2017 Crash Deaths
March 22, 2018
Driving in the United States can be risky business. The National Safety Council (NSC) estimates that over 40,000 people lost their lives in motor vehicle accidents in 2017, which is a six percent increase from the amount reported in 2015. The National Highway Traffic Safety Administration (NHTSA) will put the official federal totals out later this year, but the preliminary estimates by the NSC indicate that traffic safety is a top priority.
As the death toll rises, automakers have continued to respond to the crisis with advanced safety features on new car models. Strategically placed air bags, forward collision warning systems, autobrakes, lane departure warnings and prevention features, adaptive headlights, and blind-spot detection technology are just some of the innovative safety enhancements being offered as standard equipment on new vehicles.
Despite the inclusion of these safety features, fatal accidents continue to rise. Driver error and driver negligence are not something automakers can correct. Distracted driving, driving under the influence of alcohol or drugs, speeding, and failure to utilize seat belts remain the top causes of car accident injuries and fatalities. As a result of aggressive educational and public awareness campaigns, fatalities caused by distracted driving fell two percent in 2017. That’s good news, but the NHTSA reported that 3,450 people were still fatally injured in distracted driving accidents in 2016.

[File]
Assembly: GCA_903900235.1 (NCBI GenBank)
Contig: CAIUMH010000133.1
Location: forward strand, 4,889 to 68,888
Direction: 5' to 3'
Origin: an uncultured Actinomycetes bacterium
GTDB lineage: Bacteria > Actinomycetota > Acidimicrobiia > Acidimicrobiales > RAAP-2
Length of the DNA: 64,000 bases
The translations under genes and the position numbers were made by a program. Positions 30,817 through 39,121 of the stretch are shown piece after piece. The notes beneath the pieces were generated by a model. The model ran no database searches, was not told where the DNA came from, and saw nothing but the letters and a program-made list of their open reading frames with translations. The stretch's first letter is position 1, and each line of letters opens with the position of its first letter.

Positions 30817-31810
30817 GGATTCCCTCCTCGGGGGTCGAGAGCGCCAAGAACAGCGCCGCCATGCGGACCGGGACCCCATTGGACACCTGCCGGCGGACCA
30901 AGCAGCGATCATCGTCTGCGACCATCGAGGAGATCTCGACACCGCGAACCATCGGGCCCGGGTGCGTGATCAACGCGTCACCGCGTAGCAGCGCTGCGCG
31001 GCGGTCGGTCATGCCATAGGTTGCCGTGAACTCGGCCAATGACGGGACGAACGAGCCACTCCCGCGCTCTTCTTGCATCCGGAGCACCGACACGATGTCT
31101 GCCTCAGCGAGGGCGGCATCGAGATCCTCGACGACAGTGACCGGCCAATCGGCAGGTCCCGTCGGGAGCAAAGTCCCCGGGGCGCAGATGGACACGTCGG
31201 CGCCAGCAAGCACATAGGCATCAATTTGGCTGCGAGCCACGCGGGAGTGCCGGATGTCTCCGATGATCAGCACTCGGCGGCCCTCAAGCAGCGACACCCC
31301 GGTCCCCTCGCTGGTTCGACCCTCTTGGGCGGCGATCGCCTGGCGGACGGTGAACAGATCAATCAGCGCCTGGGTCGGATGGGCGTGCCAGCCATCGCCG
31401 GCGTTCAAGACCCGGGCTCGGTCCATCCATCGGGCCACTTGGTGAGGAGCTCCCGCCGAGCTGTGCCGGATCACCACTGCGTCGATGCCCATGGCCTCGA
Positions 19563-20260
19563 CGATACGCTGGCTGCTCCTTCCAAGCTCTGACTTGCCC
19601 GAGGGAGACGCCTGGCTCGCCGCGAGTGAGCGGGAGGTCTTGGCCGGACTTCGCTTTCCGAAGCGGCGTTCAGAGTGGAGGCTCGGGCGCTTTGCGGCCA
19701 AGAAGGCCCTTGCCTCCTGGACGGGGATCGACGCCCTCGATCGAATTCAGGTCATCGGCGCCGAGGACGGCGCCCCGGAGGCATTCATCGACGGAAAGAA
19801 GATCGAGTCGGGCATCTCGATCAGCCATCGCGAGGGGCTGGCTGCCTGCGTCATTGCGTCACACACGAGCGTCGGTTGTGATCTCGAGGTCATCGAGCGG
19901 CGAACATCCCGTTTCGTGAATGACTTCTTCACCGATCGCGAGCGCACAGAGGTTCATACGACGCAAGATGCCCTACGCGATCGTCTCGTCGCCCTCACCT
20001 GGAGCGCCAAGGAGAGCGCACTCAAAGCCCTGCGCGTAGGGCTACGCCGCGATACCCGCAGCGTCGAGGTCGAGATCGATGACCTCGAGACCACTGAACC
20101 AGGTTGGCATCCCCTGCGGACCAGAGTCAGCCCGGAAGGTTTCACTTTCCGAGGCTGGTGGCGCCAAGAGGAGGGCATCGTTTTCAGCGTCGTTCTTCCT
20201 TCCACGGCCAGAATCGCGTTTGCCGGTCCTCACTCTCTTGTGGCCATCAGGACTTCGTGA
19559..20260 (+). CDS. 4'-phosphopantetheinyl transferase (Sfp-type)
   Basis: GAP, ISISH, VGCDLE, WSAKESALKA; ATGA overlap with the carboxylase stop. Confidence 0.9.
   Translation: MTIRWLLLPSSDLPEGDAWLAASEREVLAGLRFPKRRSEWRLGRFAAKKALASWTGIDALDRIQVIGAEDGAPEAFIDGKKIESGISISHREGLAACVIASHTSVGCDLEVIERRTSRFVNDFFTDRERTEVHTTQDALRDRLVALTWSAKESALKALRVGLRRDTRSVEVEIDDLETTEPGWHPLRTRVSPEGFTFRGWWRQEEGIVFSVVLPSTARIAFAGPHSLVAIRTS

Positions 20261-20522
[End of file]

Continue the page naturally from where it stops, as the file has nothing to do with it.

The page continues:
The AAA Foundation for Traffic Safety recently conducted a study through the University of Utah on the distractibility of 30 different onboard infotainment systems available on automobiles. These systems include GPS and directional programs, music, and Bluetooth phones that are accessible through touch screen and voice activation. Researchers concluded that all 30 of these infotainment systems caused driver distraction on a level of moderate to very high. While touch screen and voice-activated systems are meant to prevent driver distraction, their operation still requires a dangerous level of driver focus.
Safety advocates at the NSC and the NHTSA have high hopes that automated cars will help reduce the annual number of fatal car accidents, but full implementation of these cars is unlikely to happen anytime soon. Studies are being conducted across the country using automated vehicles, but there are many issues to be worked through before they become a reality. Ironically, the number one safety issue arising with self-driving vehicles relates to human distraction. Drivers appear to rely too much on the technology of the automated cars and are unready to respond when intervention is necessary.
The National Safety Council is committed to improving traffic safety and is working to reduce the number of traffic deaths each year to zero. Educating the public on the dangers of cell phone use and distracted driving will be the main strategies used to reach its goal. While zero fatalities may seem to be a lofty ambition, they believe an aggressive driver education initiative and continued development of innovative collision avoidance systems will make this goal possible.
Philadelphia Car Accident Lawyers at Galfand Berger LLP Represent Victims Injured in Car Accidents
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